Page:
Double-spending is a potential problem in which the same digital currency can be spent more than once. This is a flaw that is unique to digital currencies because digital information is something that can be reproduced rather easily. Digital currencies such as Bitcoin, can be thought of as being a digital file. If, for example, Bob has a file that has been saved locally to his computer. There is nothing preventing Bob from simply copying this file as many times as he wants and sharing the file with multiple individuals. This same principle can be applied to digital currencies. It is not ideal for the same digital currency to be spendable more than once, because it can result in inflation and a loss of trust in that currency, making it effectively worthless.
Physical currencies do not have the same double-spending issue that is faced by digital currencies, because everyone involved in the exchange of a physical currency has immediate visual access to that original physical currency. For example, Alice visits her local coffee shop in order to buy a $5 cup of coffee. In purchasing her coffee, Alice hands over a physical $5 bill to the service provider at the shop. The service provider, in accepting Alice’s $5 bill, can instantly and physically confirm that Alice has paid the correct amount for her coffee. Alice cannot now spend that same $5 bill elsewhere to make another purchase.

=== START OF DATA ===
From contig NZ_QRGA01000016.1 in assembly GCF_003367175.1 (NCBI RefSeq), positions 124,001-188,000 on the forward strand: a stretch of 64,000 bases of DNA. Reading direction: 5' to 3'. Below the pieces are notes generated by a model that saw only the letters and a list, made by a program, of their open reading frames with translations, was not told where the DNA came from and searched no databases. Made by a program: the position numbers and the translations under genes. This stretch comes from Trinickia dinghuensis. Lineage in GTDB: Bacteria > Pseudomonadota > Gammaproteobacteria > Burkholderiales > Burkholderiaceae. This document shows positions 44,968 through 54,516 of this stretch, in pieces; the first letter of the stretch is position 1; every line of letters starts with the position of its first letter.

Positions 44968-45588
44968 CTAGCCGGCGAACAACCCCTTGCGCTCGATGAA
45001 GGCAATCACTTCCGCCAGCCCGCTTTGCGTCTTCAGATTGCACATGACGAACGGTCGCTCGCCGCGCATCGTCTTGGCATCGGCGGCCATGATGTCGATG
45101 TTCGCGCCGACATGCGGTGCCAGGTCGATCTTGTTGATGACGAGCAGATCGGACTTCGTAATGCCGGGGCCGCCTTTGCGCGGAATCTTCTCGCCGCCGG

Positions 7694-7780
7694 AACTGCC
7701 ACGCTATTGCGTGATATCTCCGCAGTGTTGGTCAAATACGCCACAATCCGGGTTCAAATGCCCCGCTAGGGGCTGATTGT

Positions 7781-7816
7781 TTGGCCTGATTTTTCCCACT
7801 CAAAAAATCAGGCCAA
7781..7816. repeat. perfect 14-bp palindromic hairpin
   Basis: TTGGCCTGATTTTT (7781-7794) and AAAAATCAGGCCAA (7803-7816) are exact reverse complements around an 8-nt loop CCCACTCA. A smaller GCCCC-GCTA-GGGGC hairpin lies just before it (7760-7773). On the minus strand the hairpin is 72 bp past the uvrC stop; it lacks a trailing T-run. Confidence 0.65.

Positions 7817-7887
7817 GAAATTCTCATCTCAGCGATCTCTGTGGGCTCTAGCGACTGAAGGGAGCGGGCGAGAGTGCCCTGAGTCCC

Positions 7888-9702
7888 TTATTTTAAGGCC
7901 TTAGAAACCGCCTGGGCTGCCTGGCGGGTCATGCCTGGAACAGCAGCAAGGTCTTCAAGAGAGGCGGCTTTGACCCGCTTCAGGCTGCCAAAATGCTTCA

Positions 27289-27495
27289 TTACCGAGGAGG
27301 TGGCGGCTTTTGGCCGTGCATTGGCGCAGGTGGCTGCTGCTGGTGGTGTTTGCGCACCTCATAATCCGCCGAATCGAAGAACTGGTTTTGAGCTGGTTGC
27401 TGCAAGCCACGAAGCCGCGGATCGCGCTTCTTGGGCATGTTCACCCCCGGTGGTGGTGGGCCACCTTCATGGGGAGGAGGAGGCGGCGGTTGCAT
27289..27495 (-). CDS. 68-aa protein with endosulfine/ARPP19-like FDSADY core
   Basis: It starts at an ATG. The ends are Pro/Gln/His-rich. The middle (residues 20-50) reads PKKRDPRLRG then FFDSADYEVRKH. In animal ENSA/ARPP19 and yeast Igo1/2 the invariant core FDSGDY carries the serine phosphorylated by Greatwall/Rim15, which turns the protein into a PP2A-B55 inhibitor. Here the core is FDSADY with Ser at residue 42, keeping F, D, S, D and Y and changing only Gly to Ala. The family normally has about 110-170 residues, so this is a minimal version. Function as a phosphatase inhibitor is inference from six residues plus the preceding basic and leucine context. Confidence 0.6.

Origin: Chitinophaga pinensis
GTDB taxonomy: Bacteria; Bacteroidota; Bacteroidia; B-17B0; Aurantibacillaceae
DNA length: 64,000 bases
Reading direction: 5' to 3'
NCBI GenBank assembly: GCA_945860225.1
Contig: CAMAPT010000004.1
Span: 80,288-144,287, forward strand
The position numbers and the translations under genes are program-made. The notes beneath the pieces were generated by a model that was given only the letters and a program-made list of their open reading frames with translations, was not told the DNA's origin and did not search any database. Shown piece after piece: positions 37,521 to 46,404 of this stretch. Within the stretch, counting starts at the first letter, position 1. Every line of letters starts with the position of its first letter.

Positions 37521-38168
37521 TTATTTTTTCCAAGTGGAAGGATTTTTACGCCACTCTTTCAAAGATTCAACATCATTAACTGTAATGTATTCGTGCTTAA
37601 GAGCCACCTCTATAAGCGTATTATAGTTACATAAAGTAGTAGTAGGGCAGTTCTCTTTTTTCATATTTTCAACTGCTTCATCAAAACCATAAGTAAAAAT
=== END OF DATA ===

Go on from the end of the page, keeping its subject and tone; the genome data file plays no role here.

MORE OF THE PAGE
The prevention of a double-spend can usually be dealt with in one of two ways: centralized or decentralized. With a centralized solution, a central and trusted third party will normally be responsible for verifying that a digital currency has not been double-spent. However, this method is faced with one significant drawback, that being the fact that it leaves behind a single point of failure. A centralized third party can be comprised by a malicious actor, which may then lead to the same digital currency being spent more than once.
A breakthrough in solving the double-spend problem came in the form of Bitcoin. The decentralized nature of Bitcoin meant that the issues concerning the centralized method mentioned above, such as a single point of failure, and having to trust that a third party was correctly preventing double-spends, were no longer present.
Bitcoin uses a consensus mechanism known as proof-of-work to avoid the need for a centralized party. Instead of requiring a trusted third party to verify that transactions are not double-spends, a decentralized group of individuals known as miners perform this task. All Bitcoin transactions are also included in a shared public ledger known as a blockchain, which ensures that it can be proven that any party wishing to spend bitcoins really is in possession of those bitcoins. A transaction is regarded as valid once it has been grouped into a block and included in the blockchain. As more blocks are added to the blockchain, it becomes increasingly more difficult to go back and double-spend a transaction. This is because for a block to be added to the blockchain, a tremendous amount of computational power is required. Thus, going back to a previous block, in order to double-spend a transaction, would require the same enormous amount of computing power to be used.
However, it is theoretically possible in certain instances for a double-spend transaction to occur. One such scenario would be that of a 51% attack, of which an explanation can be found here.